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Chevron Mississippi: a tanker's final trip

Jan 1, 2003

Every ship has a birth and a death and, in between the two, a history, running from the keel-laying through to its demise, whether in a scrapyard, or perhaps, less fortunately, in a casualty. This is the story of the recent, final voyage of another proud U.S.-flag vessel, made obsolete by the Oil Pollution Act of 1990.

The history of Chevron Mississippi began on Jan. 1, 1971, when the keel was laid in the Bethlehem Steel Shipyard at Sparrows Point, Md. It was one of six tankers in a class all their own. Designed as 70,000-dwt vessels, the propulsion was a 20,000-shaft horsepower steam turbine — strong, simple and dependable. Most of Chevron Mississippi's life would be spent running into and out of the Gulf of Alaska, a body of water known for its winter storms and fall storms and spring storms an … well, let's just say it was a tough old ship.

But after 29 years of continuous service, the single-hull design would make it an anachronism, which the law would no longer allow to sail the waters of the United States. The final voyage would be voyage 1002, picking up another load in Alaska for the West Coast. On departure from the Alyeska Terminal, where the vessel had completed 423 loadings, the shore saluted with its whistle. The escort tugs and assists tugs — and there are lots of them there — sent Chevron Mississippi off with their fire monitors spraying on full-stream patterns, the cold water turning to snow before it once again reached the placid waters of Valdez Arm.

Once it had completed its final discharge on the West Coast and put ashore a few tons worth of spare equipment for the other ships left in the fleet, Chevron Mississippi sailed one last time from its home port. Once again, the vessel was escorted. As it passed beneath the Golden Gate Bridge, its whistle sounded three long blasts and one short in a final farewell.

The final passage would take it south to the Panama Canal and then on to the Gulf Coast, where the cutter's torch awaited the vessel in a scrapyard. Onboard were several extra crewmen to assist in the final cleanup, a long, dirty and arduous process requiring close attention to safety. The Butterworthing (cleaning) of the tanks &mdash with portable hoses and machines &mdash would begin the very next morning.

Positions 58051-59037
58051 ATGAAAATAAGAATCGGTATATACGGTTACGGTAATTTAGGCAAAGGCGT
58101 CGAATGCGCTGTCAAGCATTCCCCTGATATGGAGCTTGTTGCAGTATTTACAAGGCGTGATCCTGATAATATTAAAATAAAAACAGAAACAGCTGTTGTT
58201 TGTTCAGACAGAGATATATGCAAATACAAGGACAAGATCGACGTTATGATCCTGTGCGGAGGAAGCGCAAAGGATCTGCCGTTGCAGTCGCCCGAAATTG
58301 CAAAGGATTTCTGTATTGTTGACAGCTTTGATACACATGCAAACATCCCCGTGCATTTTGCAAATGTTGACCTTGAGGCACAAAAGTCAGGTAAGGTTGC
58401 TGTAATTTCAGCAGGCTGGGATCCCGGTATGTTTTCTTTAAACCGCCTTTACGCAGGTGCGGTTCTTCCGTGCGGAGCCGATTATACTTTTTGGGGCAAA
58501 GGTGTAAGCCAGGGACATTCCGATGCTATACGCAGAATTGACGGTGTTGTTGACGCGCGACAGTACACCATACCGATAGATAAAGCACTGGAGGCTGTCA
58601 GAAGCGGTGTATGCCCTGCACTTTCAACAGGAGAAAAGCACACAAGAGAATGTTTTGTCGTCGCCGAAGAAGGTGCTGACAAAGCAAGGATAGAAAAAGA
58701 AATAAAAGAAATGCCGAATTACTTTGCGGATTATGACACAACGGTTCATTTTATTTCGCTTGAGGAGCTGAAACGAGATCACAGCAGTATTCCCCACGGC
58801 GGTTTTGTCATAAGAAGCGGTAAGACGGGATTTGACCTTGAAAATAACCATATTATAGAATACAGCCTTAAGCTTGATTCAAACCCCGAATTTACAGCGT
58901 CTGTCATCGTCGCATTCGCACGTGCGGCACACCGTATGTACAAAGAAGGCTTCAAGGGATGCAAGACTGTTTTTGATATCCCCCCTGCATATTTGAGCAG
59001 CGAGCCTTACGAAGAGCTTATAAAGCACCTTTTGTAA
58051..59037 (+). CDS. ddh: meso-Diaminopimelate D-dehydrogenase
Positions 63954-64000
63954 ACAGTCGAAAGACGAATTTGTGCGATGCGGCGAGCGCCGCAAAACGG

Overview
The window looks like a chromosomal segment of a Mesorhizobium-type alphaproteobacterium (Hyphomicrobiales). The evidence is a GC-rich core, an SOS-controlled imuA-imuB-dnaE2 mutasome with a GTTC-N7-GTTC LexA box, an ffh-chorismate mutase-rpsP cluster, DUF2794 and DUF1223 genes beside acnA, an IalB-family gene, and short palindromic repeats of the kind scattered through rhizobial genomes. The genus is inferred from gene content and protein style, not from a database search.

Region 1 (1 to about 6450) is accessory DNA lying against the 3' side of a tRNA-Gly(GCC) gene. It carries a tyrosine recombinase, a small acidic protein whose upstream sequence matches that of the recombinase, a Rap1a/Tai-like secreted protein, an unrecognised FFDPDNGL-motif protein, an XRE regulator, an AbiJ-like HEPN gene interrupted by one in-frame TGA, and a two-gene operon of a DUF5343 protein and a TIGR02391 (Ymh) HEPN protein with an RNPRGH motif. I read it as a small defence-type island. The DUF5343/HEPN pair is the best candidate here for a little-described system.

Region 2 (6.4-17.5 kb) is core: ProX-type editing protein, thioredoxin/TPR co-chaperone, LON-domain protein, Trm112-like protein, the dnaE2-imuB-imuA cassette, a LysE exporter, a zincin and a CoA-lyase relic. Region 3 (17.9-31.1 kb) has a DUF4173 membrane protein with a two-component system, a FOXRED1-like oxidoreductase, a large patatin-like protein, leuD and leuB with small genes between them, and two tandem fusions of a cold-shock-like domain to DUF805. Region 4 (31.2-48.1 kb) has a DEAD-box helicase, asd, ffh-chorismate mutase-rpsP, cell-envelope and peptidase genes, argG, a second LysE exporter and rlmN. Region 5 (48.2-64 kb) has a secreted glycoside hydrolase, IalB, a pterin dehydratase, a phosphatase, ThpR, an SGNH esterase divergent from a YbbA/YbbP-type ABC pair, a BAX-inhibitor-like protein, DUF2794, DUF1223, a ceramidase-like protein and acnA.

As the ship began its trip south, the chief mate put on some extra trim to aid in the tank-stripping and, along with the extra chief mate and the two bosuns, divided up the roster into two teams to allow for round-the-clock operations.

Image Credit: David Bivin
No longer legal for transporting oil in the era of the double-hulled tanker, Chevron Mississippi approaches Thatcher Ferry Bridge at the Pacific end of the Panama Canal while on its way to the Brownsville, Texas, scrapyard.

Daily safety and "tanktop" safety meetings were the order of the day &mdash and night &mdash as the teams went out to do their work. By the time Chevron Mississippi reached Panama, the Butterworthing was complete, and the men were half beat. But the real challenge, the mucking, would begin after the transit of the canal.

The crew had a two-day respite in Panama, one day at anchor and one day in the transit. It was late in the rainy season on the isthmus, and the late-season southerly storms were in the area. In spite of heavy rains during the day at anchor, 23 of the 30 crewmembers were able to take advantage of the launch service to go ashore and explore Panama City.

The day of the transit dawned bright, blue and sunny with high clouds overhead. The pilot was aboard, the anchor aweigh and the vessel in the channel by 0700. For many of the crew, it was their first trip through the Big Ditch, and they lined the rails of the flying bridge for a good part of the transit. A few of the younger sailors took pride in their first trick at the wheel in the canal. Mother Nature smiled and only allowed a heavy rain to fall on the ship while it waited at anchor for an hour in Gatun Lake. By 1800 it was passing north out of the Cristobal Breakwater, and as the darkness fell, the mate and the deck gang were anticipating the start of the mucking in the pre-dawn hours.

The old vessel continued north and west across the Caribbean Sea and the Gulf of Mexico under favorable weather as the deck gang spent their days getting dirty, sending up bucket after bucket of residual sand and oil from the dark, labyrinthian depths of the cargo tanks. By the end of each day, as the sun went down and the barbecue fired up, they had had enough of the heat and humidity. They looked forward to a predicted cold front to help the temperature and humidity go down.